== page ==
Fees for Central Bristol additional licensing scheme: 
Total of £1255 
First payment of £414 
Second payment of £841, payable upon successful application, before the license is issued 
Fees for Bedminster, Brislington West and Horfield additional licensing scheme: 
Total of £1300 
First payment of £1000 
Second payment of £300, payable upon successful application, before the license is issued 
Bedminster and Brislington West selective licensing scheme: 
Total of £799 
First payment of £499 
Second payment of £300, payable upon successful application, before the license is issued. 
There are also some discounts, that you may qualify for. They don’t really make such a big difference to the fees, but they are a bit of encouragement to reduce some costs. 
1. One is within a “Rent with confidence scheme”. In order to qualify for the £50 licence fee Rent with Confidence (RWC) discount, licence holders or managers of licensed properties must have the accredited level of membership with one of the RWC approved providers when you apply for a licence. 
2. And the other one gives you either £150 discount or £150 refund if you provide the copies of safety and performance certificates such as gas safety certificate, EICR and EPC. They have to be provided within 3 months of the licence being issued. 
The councils are really motivated to make sure that the Landlords licence their properties, where required. While the local authorities may not have the capacity to regularly check every house that fall into the licensing scheme, if they do discover unlicensed properties, they will use a number of measures to put the things right. 
The failure to license your property may result in: 
Financial penalties up to £30,000 
Prosecution proceedings (if you are convicted, the Court may impose an unlimited fine) 
You can lose the control over your property 
You can be ordered to repay up to 12 month’s rent to the Council or to your Tenants 
You can be restricted on how you terminate tenancies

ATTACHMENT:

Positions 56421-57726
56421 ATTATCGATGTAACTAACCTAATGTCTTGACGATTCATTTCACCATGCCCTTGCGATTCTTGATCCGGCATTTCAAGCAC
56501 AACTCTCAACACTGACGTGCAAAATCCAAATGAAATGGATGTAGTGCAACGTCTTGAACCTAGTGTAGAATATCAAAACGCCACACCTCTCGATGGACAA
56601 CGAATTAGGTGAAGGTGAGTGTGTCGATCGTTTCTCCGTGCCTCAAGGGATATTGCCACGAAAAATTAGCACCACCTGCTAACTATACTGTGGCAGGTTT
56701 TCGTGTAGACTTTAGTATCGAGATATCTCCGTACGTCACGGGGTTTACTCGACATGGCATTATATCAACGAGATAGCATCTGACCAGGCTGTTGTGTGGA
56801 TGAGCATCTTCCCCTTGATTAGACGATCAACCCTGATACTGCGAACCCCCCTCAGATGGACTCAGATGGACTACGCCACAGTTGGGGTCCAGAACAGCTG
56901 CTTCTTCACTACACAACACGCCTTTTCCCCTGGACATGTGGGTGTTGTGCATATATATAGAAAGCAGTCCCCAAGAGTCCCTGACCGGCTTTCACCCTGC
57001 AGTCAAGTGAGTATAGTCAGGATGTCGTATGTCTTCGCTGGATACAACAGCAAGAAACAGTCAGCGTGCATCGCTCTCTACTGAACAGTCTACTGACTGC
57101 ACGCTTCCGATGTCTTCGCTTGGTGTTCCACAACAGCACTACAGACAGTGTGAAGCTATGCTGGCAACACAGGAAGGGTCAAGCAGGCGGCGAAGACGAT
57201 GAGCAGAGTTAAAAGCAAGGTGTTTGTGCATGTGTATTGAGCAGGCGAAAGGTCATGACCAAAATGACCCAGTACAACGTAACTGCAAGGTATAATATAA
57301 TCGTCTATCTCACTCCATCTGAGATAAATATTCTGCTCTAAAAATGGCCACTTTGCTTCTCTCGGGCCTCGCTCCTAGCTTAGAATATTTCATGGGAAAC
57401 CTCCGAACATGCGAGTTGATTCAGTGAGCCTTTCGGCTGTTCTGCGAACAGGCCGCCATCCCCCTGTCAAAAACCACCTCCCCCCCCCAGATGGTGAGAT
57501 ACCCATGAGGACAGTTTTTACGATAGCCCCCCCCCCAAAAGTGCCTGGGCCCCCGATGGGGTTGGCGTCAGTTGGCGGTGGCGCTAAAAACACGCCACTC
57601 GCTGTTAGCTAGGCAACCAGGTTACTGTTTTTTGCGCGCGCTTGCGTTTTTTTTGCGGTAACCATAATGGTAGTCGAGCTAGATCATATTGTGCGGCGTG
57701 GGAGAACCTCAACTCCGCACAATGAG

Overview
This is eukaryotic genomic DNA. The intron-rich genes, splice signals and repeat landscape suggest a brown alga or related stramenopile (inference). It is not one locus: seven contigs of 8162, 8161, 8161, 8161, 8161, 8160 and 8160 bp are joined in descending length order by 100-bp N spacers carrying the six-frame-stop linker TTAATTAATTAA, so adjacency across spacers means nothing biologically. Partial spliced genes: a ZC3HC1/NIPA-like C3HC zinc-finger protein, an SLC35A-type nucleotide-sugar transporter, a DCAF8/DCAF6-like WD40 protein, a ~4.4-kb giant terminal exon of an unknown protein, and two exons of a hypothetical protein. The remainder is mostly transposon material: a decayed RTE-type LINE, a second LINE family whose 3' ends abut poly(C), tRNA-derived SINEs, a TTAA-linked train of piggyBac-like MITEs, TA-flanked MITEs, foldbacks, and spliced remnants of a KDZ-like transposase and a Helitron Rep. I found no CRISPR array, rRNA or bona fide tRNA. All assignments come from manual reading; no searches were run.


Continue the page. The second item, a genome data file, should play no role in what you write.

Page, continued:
The subject of constantly expanding licensing schemes might be frustrating for Landlords (mainly due to the restrictions and fees), but the idea behind it is to improve the renting experience for Tenants and minimise the risk of unwanted and dangerous situations. 
The purpose of the licensing schemes is to make sure the properties are being properly managed, are safe for the Tenants, present a good quality of accommodation and also to reduce the occurrence of anti-social behaviours. 
To conclude, I feel it’s important to emphasise that any potential Landlord and Property Investor have proper knowledge about the licensing schemes. All the factors need to be taken into consideration prior to purchasing a property. The points to bear in mind before you complete on a residential dwellings are: 
Does it need a licence? If so, what type of licence and how much is it going to cost? Purchasing a property is already a very expensive business, so you need to make sure you are aware of any other additional costs, including the fact that mandatory HMOs are more expensive to refurbish, due to very strict fire safety and electrical regulations. 
Is it in Article 4 area? If so, are you confident your planning application will be successful? Do you have a “plan B” in case you can’t convert the property into a HMO? 
The density of the HMOs in the area - this can impact your chances of getting the planning application through as well as the competition between the houses will be quite high. Your property needs to stand out and present better quality to make the Tenants chose your house over the neighbouring property. 
There is a very easy way to check whether your property needs a licence. If you want to find out more about it just contact me on 
Do you have any questions? 
Contact me on